More broadly, these matters point to the inefficiency and welfare losses stemming from the existing corporate tax system in the United States and elsewhere and highlight the case for far-reaching beneficial tax reform. The U.S. tax code has a large negative impact on the American economy. The tax system unnecessarily reduces incomes, job creation, wages, savings, investment, entrepreneurship, innovation, and the international competitiveness of U.S. businesses. Fundamental tax reform would alleviate the harm caused by the tax system and substantially increase the size of the economy. This stronger economic growth would substantially improve the incomes of all Americans and enhance economic opportunities.
Tax competition provides a strong incentive to countries to improve their tax systems and reduce the adverse economic impact that those systems have. The EU and the Organisation for Economic Co-operation and Development (OECD), however, have relentlessly supported costly efforts to suppress tax competition.
European Competition Policy and State Aids
The General Approach to State Aids Analysis: A Vague and Uncertain Balancing Test. Articles 107–109 of the Treaty on the Functioning of the European Union (EU Treaty)—the EU’s “constitution”—deal with the treatment of state aids. State aids are targeted economic preferences for favored firms that are imposed by individual EU states. They are not automatically banned by the EU Treaty, but rather are assessed on a case-by-case basis by regulators within the EC’s competition law agency, the Competition Commission.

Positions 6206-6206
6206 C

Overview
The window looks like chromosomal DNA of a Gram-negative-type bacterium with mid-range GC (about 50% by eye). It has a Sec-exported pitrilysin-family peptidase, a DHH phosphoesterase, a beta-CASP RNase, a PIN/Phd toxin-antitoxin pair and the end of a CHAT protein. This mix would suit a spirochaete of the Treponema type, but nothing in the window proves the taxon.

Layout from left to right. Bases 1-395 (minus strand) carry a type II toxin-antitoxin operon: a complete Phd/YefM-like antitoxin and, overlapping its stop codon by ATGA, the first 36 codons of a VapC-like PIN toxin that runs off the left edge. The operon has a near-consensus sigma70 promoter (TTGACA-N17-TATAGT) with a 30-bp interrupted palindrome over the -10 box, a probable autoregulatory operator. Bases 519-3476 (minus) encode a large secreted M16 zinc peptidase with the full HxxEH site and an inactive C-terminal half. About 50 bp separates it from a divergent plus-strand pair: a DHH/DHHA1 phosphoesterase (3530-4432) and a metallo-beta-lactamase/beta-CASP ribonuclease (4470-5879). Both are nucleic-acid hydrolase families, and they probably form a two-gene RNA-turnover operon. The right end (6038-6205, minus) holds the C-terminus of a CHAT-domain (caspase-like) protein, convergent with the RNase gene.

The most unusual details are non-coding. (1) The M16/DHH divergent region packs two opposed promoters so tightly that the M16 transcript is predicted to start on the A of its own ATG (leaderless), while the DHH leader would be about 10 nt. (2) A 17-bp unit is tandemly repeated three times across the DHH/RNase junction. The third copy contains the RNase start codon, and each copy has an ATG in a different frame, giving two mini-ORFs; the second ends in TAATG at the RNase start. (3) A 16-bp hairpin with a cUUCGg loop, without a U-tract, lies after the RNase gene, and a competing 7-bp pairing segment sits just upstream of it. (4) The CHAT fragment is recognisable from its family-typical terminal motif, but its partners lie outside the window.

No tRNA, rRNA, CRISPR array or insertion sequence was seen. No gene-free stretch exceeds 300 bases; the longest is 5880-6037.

Key to these assessments is whether a particular state aid excessively distorts competition and thereby undermines the broad goal of the EU Treaty to promote a “single market” within the EU. Then-EC Competition Commissioner Neelie Kroes described the EC’s general approach to analyzing state aids in a 2007 speech:
State aid is banned by the [EU] Treaty, if it damages the Single Market that is so beneficial to our economies. State aid can erect trade barriers and, by giving advantages to a select few, distort the incentives of all other companies to become more efficient and more innovative….